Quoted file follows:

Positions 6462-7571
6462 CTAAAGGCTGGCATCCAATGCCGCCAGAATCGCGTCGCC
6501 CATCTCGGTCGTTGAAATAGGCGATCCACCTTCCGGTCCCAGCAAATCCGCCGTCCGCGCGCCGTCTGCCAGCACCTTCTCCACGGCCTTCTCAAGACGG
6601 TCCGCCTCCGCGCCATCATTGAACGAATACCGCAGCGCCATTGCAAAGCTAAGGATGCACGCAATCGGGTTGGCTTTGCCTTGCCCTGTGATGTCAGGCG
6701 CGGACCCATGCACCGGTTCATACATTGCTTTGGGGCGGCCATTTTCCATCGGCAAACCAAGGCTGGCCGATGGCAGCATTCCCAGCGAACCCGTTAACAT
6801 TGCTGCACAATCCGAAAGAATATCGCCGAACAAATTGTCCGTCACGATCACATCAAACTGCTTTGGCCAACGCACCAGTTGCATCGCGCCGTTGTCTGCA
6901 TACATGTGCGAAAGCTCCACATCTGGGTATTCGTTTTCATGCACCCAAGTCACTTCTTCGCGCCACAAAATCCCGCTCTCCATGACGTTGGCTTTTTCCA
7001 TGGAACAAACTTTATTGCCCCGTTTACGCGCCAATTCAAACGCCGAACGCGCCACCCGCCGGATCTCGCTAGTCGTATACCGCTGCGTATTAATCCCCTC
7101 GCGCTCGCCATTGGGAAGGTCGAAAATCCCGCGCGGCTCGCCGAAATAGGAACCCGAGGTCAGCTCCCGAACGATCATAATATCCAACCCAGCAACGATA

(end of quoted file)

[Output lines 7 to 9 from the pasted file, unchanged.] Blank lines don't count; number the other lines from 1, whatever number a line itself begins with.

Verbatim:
6901 TACATGTGCGAAAGCTCCACATCTGGGTATTCGTTTTCATGCACCCAAGTCACTTCTTCGCGCCACAAAATCCCGCTCTCCATGACGTTGGCTTTTTCCA
7001 TGGAACAAACTTTATTGCCCCGTTTACGCGCCAATTCAAACGCCGAACGCGCCACCCGCCGGATCTCGCTAGTCGTATACCGCTGCGTATTAATCCCCTC
7101 GCGCTCGCCATTGGGAAGGTCGAAAATCCCGCGCGGCTCGCCGAAATAGGAACCCGAGGTCAGCTCCCGAACGATCATAATATCCAACCCAGCAACGATA